“Although we cannot measure the extent of the spread with precision, a large body of all-source reporting indicates that activists identifying themselves as jihadists, although a small percentage of Muslims, are increasing in both number and geographic dispersion.”
The document adds that underlying factors that are fuelling the spread of extremist Muslim movements outweigh their vulnerabilities. The factors that are fuelling the spread of Islamic extremism are entrenched, and are centred on a slow pace of reform in Arab countries, rising anti-US sentiment and the Iraq war.
Mr Bush’s opponents seized on the excerpts as proof that his Iraq policy was not working. “The Bush Administration’s failed policies in Iraq are fuelling global terrorism and making America less safe,” Harry Reid, the Senate Democratic leader, said.
“These results are the unfortunate consequences of the Administration’s decision to cherry-pick pre-war intelligence, ignore our senior military leaders and completely fail to plan for the post-Saddam occupation,” he added.
For Americans Killed in Iraq: A Period, Not a Comma In an interview aired on CNN on Sunday, President Bush suggested that one day the conflict in Iraq will be looked back on as "just a comma." The dead, and their families, might propose different punctuation. Here are some alternatives.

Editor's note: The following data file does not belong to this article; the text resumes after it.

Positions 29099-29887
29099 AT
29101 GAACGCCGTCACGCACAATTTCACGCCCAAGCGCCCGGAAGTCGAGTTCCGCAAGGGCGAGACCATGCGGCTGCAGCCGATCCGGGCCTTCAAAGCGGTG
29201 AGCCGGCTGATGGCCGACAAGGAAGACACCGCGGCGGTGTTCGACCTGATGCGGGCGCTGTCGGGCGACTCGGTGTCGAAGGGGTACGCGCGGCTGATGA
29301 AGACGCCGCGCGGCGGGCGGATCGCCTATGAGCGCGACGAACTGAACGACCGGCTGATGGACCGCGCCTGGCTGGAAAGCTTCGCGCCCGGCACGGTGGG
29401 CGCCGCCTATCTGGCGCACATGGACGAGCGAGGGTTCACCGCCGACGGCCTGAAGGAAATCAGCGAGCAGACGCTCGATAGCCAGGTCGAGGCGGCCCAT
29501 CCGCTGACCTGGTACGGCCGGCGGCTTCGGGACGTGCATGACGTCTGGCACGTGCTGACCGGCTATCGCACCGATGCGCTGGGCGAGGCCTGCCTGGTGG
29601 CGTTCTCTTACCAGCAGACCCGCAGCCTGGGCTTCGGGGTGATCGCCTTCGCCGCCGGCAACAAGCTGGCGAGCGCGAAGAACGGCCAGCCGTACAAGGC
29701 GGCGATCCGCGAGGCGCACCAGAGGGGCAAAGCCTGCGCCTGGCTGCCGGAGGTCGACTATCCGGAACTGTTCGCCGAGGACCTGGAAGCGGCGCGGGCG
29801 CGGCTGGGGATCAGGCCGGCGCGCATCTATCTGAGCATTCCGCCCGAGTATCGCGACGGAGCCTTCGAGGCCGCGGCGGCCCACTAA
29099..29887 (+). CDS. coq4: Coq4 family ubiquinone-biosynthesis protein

By Greg Mitchell
(September 24, 2006) -- Amid the Sunday uproar over The New York Times' report on a secret intelligence report labeling the war in Iraq an answer to anti-U.S. terrorists' prayers, CNN aired a portion of an interview with President Bush conducted by Wolf Blitzer earlier in the week.
In a report here at E&P, we observed that in this exchange, Blitzer asked about the latest setbacks in Iraq and indications that civil war may be at hand. Bush, with a slight smile, replied, "Yes, you see — you see it on TV, and that’s the power of an enemy that is willing to kill innocent people. But there’s also an unbelievable will and resiliency by the Iraqi people&hellip. I like to tell people when the final history is written on Iraq, it will look like just a comma because there is — my point is, there’s a strong will for democracy."
Even for Bushisms, this is an odd one. Maybe he meant "coma." No, that would be too negative.
A comma as a metaphor perhaps? If so, for what? All that bloodshed as merely a comma-- a pause in a long sentence -- leading to a hopeful phrase or conclusion? Comma, "and they all lived happily ever after"? Or maybe, comma, "and then we bombed Iran"?
Of course, one can think of other punctuation that might be apt, including "?" for the 140,000 Americans still deployed there, "!" for the cries of the gravely injured, and "$" for Haliburton and other contractors.
Or perhaps, as in the comics pages, when an angry character really wants to curse: "!@#%^&*()#*"
But I'd like to offer one more, the simple period, to replace the hopeful comma. Below you will find some 2,700 periods, each standing for an American life lost in Iraq. Space does not permit a full accounting of the Iraqis killed, or any of those damaged for life.